Online community management has (finally) risen to the rank of a being a respected and understood profession. There are now official community management titles, proper job descriptions, and sometimes even a bit of budget to allocate. Due to the elevation of the profession, community managers are experiencing unprecedented levels of visibility within the organization. We are now recognized as the voice of the customer, partner or employee for the organization. As the champions of human interaction, community managers are looked upon as the people who enable online relationships and the data-miners who are able to shepherd insights to the forefront of the business so they can act on the information.
Now that organizations are starting to understand community, they are increasingly looking to it to deliver value to the business. With increased responsibility comes a heightened level of accountability. This is causing a significant change in how community leaders engage with peers and communicate about the work they do. The change is both exciting and challenging as it requires new skill sets and an increase in cross-functional collaboration.
No longer can community managers remain in the "safe-zone" of managing the site in isolation, and solely reporting tactical outcomes such as how many new members there are this quarter, how many questions have been answered, and what new content is slotted for publication. This will not be enough to satiate the growing business appetite to understanding business value. Increasingly, community managers are being called upon to codify business metrics and measure of success. It is now a common expectation that community will be able to clearly communicate the ways in which initiative supports and contribute to the top-line, and to work with business to achieve their goals through community. While this may seem to be a daunting expectation, it can be done. In fact, it must be done well for community's long-term survival. And, it is important to present community value in a way that captures executives' attention and taps into what matters most to them- customer satisfaction, new product and service ideas, cost reduction and idea generation for future innovation which leads to top line growth.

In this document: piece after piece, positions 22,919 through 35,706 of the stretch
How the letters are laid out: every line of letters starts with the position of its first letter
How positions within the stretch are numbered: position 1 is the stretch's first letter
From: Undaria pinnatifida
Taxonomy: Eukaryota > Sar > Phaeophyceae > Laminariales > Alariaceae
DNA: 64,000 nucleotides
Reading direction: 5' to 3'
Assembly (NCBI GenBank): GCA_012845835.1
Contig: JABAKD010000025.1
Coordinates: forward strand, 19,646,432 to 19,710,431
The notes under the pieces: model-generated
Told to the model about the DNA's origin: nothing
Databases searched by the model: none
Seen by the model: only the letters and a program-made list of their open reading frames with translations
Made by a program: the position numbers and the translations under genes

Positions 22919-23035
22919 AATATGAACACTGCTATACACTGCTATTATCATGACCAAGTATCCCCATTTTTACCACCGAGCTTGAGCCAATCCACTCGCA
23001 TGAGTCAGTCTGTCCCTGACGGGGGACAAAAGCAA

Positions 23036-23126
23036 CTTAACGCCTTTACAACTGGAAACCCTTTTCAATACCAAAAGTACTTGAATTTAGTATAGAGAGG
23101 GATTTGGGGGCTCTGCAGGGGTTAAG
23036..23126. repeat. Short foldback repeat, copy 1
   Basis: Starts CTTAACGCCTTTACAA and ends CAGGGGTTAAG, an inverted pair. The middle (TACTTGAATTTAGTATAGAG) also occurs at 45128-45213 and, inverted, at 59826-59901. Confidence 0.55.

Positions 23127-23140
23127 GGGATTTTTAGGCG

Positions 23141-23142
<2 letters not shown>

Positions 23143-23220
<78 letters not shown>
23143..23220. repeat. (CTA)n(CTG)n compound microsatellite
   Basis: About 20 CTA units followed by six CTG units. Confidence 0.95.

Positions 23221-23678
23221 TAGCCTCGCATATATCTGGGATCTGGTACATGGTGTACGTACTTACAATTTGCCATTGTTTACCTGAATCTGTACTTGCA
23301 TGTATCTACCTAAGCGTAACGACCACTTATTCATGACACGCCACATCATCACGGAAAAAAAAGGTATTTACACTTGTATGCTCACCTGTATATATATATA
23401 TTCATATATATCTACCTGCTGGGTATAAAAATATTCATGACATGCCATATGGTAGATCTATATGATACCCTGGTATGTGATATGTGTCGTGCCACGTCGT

Have you ever been left wondering 'What's the point?' after labouring to create compelling content for your corporate blog only to receve little or no direct resonse to your post? The truth is we have all been there. However, according to 2013 report by HubSpot here's why you shouldn't lose heart.
- 79% of companies who have a blog reported a positive return on investment for inbound marketing in 2013, compared with just 20% of 'blogless' companies.
- 82% of marketers who blogged on a daily basis acquired a customer using their blog, as opposed to 57% of marketers who blogged only monthly.
- 43% of marketers have generated a customer via their blog this year.
- HubSpot customers who produced more than 15 blog posts a month generated an average of 1,200 new leads each month!
The Staying Power of Blogging
The real benefit of blogging as part of your content marketing strategy is its potentially limitless shelf-life. It's true that you might not receive the same instant gratification for your efforts as you would perhaps, for a presentation or trade show, where you can gauge immediate feedback and opinion. However, unlike these one-off marketing events, blogs can generate hits (and, by extension, sales), months or even years after they are created.